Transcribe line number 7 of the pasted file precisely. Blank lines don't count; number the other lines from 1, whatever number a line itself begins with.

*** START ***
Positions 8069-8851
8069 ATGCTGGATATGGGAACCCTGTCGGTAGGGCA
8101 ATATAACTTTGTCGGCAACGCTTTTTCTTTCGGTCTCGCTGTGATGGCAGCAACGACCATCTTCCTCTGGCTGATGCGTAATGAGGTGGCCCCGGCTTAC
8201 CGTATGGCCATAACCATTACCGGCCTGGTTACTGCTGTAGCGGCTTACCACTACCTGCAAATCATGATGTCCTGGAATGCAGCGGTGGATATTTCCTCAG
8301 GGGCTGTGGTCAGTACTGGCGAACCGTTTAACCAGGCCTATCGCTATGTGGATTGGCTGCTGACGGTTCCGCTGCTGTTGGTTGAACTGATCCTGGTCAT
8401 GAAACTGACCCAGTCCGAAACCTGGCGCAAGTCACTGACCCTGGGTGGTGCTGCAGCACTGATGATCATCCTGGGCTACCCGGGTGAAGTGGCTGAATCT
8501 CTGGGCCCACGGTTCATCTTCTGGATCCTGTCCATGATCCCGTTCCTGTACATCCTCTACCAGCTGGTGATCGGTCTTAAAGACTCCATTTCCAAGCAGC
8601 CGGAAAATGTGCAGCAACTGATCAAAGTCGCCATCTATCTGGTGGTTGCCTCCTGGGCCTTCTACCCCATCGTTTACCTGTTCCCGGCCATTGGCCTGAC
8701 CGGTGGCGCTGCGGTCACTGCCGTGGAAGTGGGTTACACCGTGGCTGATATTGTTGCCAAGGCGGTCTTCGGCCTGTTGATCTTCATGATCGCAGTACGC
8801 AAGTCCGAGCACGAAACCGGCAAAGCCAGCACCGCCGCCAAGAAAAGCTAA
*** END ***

8501 CTGGGCCCACGGTTCATCTTCTGGATCCTGTCCATGATCCCGTTCCTGTACATCCTCTACCAGCTGGTGATCGGTCTTAAAGACTCCATTTCCAAGCAGC